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The Soul of Penn State----Comments on Penn State Trustees' Paterno Field Resolution

On Friday February 16th a number of Penn State Trustees, with the support of tens of thousands of Penn State Alumni introduced a resolution to honor Sue and Joe Paterno by, among other things, naming the field at Beaver Stadium "Paterno Field."

After the resolution was introduced, I delivered the following comments to ask that we simply postpone the resolution:

“The Soul of Penn State” 


I want to address the resolution to honor Joe and Sue Paterno and their lives of service to Penn State University.


In addressing this board, I do so as an alum, a former university employee and a Trustee---but also as someone who understands the man at the center of this discussion.


On Joe Paterno’s desk blotter he taped quotes he’d read that aligned with his worldview. Time has faded the pencil of his handwriting, but the words of a Lincoln quote endure:


“I do the very best I know how, the very best I can, and I mean to do so until the end. If the end brings me out all right what is said against me won’t amount to anything. If I’m wrong, ten angels swearing I was right won’t make a difference.”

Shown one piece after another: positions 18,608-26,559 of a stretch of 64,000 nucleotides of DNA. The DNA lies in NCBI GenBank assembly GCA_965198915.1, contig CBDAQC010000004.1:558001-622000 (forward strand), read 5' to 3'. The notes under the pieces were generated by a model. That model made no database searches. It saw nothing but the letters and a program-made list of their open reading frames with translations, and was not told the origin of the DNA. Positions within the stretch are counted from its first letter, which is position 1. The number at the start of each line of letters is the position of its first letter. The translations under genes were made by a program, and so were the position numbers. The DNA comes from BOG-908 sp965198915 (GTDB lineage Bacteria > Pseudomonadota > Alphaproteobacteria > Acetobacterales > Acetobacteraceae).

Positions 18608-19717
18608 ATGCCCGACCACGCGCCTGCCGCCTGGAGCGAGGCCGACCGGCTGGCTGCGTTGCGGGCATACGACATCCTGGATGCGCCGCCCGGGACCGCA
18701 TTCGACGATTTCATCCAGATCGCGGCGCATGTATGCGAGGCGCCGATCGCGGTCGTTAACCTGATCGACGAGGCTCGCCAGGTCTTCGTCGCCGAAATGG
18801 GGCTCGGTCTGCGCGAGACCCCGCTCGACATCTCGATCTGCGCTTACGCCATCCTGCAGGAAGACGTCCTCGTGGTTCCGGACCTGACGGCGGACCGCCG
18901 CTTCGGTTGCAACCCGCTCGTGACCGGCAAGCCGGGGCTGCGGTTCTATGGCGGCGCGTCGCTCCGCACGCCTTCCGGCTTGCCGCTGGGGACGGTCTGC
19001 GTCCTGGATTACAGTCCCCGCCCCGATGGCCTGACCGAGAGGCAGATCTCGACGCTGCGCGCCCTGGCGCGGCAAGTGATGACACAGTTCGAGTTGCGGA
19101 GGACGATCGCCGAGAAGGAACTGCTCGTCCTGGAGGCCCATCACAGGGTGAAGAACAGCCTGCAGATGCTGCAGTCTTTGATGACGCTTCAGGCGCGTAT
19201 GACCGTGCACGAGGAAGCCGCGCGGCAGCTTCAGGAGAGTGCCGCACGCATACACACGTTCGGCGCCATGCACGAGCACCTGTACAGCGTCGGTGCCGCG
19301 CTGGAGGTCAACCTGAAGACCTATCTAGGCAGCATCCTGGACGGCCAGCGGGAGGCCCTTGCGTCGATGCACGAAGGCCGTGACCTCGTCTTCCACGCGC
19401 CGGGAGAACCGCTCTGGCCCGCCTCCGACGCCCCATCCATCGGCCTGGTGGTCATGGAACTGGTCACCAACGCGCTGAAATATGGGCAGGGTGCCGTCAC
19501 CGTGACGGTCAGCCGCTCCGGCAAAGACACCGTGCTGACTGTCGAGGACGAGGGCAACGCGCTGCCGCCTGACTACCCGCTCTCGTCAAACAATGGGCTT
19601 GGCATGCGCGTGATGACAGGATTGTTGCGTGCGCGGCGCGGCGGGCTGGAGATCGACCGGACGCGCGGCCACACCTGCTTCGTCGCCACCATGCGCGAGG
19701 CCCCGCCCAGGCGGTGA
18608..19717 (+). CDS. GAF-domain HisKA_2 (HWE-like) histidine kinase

While much has been said against him over the last 12 years, it is important to note this for the record: The prosecuting attorney general commended Joe Paterno’s actions in this case. Four Pennsylvania Attorneys General all came to the same conclusion; Joe Paterno followed the law and cooperated fully. He did not attempt to conceal, cover-up anything and was in no way an enabler of any crimes.


Those are facts established by a full and fair examination of all the evidence by the Commonwealth of Pennsylvania.


It is not enough to say that “He did nothing wrong” but rather in his handling of this case it is more important to say “He did the right thing” –both then and even as would be required today under current law, university policy and NCAA guidelines.